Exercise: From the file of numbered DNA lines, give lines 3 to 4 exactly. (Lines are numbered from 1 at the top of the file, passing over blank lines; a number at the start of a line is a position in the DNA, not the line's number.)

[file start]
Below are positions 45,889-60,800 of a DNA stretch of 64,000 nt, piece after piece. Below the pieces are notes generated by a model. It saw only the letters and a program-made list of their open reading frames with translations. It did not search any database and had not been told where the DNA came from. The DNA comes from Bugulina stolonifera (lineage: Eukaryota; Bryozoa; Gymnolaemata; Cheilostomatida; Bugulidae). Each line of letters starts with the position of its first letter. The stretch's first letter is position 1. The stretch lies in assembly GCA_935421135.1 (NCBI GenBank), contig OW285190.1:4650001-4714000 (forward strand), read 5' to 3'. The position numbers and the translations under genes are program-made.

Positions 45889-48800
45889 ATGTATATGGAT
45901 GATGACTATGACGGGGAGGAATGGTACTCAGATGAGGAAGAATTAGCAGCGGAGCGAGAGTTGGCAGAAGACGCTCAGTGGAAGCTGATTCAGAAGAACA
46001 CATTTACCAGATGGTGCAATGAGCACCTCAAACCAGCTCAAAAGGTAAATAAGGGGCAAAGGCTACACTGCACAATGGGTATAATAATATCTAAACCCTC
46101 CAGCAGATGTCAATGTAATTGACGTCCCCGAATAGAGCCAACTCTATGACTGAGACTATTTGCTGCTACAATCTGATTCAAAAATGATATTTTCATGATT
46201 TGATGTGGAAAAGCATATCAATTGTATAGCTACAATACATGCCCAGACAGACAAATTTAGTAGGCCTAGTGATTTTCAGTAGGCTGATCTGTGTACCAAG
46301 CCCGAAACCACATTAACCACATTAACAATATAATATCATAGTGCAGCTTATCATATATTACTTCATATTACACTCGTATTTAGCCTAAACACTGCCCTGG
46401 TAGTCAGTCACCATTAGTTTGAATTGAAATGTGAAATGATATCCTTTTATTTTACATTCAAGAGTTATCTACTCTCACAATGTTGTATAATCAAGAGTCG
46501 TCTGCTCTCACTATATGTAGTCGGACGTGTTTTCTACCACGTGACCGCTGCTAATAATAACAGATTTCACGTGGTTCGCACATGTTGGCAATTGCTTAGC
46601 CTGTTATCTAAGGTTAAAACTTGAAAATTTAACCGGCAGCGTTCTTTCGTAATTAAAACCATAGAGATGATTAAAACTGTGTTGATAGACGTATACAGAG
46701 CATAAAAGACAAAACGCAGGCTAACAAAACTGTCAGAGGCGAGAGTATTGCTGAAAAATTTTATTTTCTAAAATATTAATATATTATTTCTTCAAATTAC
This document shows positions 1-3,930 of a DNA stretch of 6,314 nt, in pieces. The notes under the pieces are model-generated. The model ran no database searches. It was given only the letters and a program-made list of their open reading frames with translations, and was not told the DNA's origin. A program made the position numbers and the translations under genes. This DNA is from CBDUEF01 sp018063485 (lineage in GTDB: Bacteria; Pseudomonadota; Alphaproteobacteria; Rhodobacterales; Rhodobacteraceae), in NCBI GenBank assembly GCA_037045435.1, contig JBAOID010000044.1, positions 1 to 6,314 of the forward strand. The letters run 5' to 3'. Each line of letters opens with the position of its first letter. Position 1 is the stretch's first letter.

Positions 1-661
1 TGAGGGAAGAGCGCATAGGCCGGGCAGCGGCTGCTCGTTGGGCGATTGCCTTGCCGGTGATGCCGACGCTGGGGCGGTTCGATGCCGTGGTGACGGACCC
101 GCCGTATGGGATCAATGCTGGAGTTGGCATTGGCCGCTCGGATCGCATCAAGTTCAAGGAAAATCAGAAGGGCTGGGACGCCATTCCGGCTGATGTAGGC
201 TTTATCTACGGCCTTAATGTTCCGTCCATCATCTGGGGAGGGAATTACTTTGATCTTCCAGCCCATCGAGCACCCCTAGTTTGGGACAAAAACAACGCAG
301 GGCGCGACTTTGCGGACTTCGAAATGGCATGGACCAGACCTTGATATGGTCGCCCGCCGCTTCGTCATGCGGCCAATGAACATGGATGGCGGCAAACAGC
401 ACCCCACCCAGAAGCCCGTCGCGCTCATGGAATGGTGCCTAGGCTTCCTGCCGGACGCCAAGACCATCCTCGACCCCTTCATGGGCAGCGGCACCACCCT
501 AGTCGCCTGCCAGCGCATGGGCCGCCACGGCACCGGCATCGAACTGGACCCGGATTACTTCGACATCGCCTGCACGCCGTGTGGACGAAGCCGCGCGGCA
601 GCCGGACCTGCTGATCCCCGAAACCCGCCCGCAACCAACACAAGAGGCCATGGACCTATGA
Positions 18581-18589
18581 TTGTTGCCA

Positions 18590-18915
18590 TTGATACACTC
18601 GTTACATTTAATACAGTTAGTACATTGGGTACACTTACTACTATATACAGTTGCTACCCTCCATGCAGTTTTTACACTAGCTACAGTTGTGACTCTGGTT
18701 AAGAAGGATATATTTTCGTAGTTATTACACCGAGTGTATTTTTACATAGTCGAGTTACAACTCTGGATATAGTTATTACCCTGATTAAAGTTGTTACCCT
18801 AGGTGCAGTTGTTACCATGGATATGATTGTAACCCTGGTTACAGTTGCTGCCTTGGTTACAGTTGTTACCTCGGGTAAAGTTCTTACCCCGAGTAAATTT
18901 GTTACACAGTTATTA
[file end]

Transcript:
45889 ATGTATATGGAT
45901 GATGACTATGACGGGGAGGAATGGTACTCAGATGAGGAAGAATTAGCAGCGGAGCGAGAGTTGGCAGAAGACGCTCAGTGGAAGCTGATTCAGAAGAACA